Imagine a group of people playing a sport together on a hot day. Although it’s a friendly match, they play vigorously and at the end of their game they’re hot and thirsty. A few people in the group brought a cooler filled with ice and a variety of bottled beverages (among them our favourite, a tangy non-alcoholic ginger beer). They pass out the bottles and everyone is looking forward to a refreshing cool drink and trying the different flavours. But, disaster! No-one has a bottle-opener! The players are stuck with a delicious drink that is trapped in the bottle. They press the cool glass to their foreheads to get some relief and cool down, and laugh about the misfortune of having the the refreshing, cool drink so close, but not being able to drink it.

If you can briefly suspend your disbelief that no-one in this imaginary group would have any kind of tool that couldn’t be used as a bottle-opener, consider this scenario as a rough metaphor for scientific research and publication. Playing sport is like doing research, and sharing the drinks is publishing the research, what we do near the end of the project to share the results with everyone so they can benefit from our findings. The reason why a bottled drink that you cannot open is like a research publication is that a typical research publication is like the label on the bottle – a brief description of some interesting results. The delicious drink inside the bottle is like the substance of the research – the data, code used to analyse the data, and other research materials. These are the details of the research that we often want to use with our own research, and that we really need to see in detail to properly assess the reliability of the claims made in the publication. Researchers lack a bottle-opener, that is, they lack a convenient and efficient way to routinely access the substance of the research we read about in publications.

In our recent paper in Advances in Archaeological Practice we investigate this problem of accessing the research materials behind publications in the archaeological literature. We found that archaeologists could really benefit from some more bottle-openers! Our pilot studies show that only 20% of our private requests to authors of journal articles for data behind their paper resulted in data being shared, and while 53% of sampled journal articles contained openly available data, they were in a wide variety of formats and locations. This indicates substantial potential for journal editors and funders to improve the availability of research data by requiring authors to deposit the data and materials behind their publications in publicly-accessible trustworthy repositories. We also found a lot of unrealised potential to make archaeological research data easier to reuse by sharing data in plain text structured data formats such as CSV, rather than as PDF files. We identify the uncertainty of receiving credit for sharing data as a key issue in obstructing sharing, and propose a citation standard for data to encourage researchers allocate credit to data providers by citing their datasets.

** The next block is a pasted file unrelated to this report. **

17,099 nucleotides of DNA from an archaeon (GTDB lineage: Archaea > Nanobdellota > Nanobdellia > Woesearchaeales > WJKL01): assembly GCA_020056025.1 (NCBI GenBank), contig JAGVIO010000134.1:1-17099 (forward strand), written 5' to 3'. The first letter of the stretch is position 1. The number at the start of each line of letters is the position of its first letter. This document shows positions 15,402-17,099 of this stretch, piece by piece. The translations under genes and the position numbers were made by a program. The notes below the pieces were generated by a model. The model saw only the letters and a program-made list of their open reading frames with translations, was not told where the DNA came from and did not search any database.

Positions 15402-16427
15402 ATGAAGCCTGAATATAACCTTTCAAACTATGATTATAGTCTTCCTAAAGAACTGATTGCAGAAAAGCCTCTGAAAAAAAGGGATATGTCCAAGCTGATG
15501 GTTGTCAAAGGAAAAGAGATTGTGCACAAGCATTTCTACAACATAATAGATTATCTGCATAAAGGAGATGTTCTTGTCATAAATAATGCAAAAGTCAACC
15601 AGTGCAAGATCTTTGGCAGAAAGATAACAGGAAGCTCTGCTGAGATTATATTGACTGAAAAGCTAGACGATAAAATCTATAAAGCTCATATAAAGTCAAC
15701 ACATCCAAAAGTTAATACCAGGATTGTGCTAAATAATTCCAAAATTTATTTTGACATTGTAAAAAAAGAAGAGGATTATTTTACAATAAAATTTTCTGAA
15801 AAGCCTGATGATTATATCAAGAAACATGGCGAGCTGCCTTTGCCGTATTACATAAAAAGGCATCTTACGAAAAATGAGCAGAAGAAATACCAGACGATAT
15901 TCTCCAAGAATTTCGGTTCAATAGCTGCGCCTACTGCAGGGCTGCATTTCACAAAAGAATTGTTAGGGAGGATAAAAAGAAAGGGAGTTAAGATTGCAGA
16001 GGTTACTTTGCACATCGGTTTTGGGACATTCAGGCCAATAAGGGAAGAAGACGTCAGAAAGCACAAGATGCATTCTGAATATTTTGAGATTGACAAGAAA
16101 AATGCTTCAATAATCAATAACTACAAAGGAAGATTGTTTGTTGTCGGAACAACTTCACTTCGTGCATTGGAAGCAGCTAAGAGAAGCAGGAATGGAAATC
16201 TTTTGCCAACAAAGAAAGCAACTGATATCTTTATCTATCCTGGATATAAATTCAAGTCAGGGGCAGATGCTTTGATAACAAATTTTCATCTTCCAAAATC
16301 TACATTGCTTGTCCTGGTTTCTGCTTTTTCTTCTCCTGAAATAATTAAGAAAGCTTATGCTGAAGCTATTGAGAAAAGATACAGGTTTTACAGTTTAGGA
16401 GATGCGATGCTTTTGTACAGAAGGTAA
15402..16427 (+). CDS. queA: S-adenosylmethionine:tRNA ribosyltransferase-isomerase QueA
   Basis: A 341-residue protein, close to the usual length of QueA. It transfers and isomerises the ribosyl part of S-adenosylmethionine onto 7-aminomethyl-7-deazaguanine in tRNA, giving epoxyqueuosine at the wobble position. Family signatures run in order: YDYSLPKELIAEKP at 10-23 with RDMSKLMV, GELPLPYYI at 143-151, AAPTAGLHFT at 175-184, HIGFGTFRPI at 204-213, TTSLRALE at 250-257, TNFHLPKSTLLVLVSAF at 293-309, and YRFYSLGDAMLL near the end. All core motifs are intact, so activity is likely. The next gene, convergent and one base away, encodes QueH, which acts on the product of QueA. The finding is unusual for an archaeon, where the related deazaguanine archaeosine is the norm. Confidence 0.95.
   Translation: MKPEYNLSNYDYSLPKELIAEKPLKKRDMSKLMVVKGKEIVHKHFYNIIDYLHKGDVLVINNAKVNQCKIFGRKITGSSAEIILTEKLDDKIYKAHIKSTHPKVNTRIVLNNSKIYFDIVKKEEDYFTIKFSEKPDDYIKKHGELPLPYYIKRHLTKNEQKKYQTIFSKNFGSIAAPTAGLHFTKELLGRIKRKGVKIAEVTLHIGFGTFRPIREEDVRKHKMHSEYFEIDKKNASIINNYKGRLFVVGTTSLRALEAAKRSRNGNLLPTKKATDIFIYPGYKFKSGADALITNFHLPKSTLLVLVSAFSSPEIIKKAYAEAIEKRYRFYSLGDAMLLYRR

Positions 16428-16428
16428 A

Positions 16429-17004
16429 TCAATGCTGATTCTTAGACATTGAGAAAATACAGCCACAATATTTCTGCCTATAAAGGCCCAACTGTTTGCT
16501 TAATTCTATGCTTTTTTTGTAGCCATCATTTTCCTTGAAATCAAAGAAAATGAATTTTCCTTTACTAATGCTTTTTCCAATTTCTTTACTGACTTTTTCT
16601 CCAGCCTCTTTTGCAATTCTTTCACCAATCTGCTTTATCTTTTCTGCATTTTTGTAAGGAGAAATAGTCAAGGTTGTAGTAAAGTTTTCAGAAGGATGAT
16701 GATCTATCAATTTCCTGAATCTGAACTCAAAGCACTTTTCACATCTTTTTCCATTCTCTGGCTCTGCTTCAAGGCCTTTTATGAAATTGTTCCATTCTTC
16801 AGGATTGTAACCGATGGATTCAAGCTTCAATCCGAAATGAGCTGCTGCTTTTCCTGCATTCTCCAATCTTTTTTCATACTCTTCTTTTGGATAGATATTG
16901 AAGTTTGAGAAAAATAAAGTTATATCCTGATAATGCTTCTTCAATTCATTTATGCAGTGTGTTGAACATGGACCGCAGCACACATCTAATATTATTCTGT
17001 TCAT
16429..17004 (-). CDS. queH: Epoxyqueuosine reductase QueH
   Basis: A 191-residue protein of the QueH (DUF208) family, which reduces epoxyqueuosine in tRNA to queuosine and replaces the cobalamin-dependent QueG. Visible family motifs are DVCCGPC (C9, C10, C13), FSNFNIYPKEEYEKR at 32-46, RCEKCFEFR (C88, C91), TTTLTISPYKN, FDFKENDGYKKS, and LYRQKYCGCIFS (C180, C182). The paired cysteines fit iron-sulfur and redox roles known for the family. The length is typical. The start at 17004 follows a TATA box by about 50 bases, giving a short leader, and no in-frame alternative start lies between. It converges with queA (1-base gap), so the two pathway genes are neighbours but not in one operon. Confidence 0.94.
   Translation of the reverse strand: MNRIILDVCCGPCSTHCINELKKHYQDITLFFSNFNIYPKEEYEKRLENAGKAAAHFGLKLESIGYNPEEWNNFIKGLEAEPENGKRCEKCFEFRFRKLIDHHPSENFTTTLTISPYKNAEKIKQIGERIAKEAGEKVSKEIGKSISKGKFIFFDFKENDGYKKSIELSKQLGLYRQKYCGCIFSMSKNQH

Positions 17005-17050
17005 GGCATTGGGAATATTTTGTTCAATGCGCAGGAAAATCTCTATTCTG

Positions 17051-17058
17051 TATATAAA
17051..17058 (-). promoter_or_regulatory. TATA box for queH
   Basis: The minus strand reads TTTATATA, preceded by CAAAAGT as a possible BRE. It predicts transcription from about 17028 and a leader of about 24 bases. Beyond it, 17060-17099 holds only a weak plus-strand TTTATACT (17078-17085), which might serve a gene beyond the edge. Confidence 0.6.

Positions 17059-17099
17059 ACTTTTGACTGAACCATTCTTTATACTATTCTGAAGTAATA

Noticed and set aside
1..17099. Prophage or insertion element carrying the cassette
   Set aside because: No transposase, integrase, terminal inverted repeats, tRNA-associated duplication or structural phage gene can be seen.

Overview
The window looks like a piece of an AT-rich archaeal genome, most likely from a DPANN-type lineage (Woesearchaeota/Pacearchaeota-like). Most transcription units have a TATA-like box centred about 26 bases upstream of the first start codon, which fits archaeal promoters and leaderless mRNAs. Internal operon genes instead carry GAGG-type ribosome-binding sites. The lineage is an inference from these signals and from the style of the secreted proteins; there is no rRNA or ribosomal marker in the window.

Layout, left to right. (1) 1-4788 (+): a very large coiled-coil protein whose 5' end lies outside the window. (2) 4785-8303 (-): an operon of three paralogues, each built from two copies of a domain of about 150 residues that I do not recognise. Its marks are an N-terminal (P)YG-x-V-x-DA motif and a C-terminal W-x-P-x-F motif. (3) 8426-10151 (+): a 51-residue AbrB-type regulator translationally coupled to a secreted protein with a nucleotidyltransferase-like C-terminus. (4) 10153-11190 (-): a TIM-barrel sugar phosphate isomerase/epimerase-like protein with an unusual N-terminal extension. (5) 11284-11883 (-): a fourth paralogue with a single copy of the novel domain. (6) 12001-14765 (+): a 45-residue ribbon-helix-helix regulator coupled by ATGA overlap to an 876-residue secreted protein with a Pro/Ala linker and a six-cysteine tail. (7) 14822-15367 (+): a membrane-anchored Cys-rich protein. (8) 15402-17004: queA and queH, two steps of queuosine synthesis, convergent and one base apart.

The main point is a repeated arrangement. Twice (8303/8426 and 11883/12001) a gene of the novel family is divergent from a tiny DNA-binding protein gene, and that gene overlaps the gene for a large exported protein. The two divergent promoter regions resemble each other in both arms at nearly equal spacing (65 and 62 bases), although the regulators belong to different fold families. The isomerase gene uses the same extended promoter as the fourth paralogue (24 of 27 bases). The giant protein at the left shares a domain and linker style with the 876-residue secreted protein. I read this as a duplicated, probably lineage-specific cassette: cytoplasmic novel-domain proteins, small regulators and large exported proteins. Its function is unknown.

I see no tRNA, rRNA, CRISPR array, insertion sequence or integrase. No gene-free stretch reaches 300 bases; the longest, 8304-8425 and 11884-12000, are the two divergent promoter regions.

In our paper we are excited to be the first archaeological publication to showcase a special kind of bottle-opener: a Code Ocean compute capsule. This capsule gives the reader immediate and complete access to the data and R code behind the figures and tables in our paper – you can browse the spreadsheets right in the middle of the paper. This means you can easily see every step and decision of our data analysis, a level of detail that is rarely possible to convey within the word limits of a typical article. But the most remarkable feature is that the capsule allows you to run the code and reproduce the graphs and tables in the paper. This means you can see exactly how the code works, and you can even change our code to see how adjusting the parameters effects the results. If you’re curious about an assumption we made in our analysis, you can see the effect of different assumptions by editing our code, running the code with our data, and inspecting the results. And all of this happens in the capsule in your web browser, you don’t need to download or install any software.

Below you can see how the capsule looks in our paper, with the code and data files listed on the left, immediately accessible to the reader:

Below is an example of inspecting raw data in the capsule, in this case a spreadsheet:

Below we can see the R code embedded in our paper, which any reader can edit to explore, and run the edited code. Edits made by readers do not change the published code, which is part of the version of record and can only be changed by submitting a correction to the journal.

We’re excited to see compute capsules like this in more archaeological publications because of how easily it solves the bottle-opener problem by making the substance of the research – the code and data – directly available to readers. There’s no need to email the author and wait, potentially for them to refuse to share anything. We’re also excited by the interactivity and dynamism that compute capsules enable for scholarly articles. For the first time since the earliest academic journals in the 17th century, compute capsules allow us to directly and instantly act on the impulse to wonder ‘what would those results look like if we tweaked this variable?’, to zoom into complex plots, and drill down into large datasets. We see compute capsules as a vital tool in a fundamental change to improve the efficiency and impact of scientific communication. We encourage archaeologists to enhance the transparency and openness of their research by including compute capsules in their publications.

Ben Marwick and Suzanne E. Pilaar Birch’s paper, ‘A Standard for the Scholarly Citation of Archaeological Data as an Incentive to Data Sharing‘, is freely available until 1 September. 

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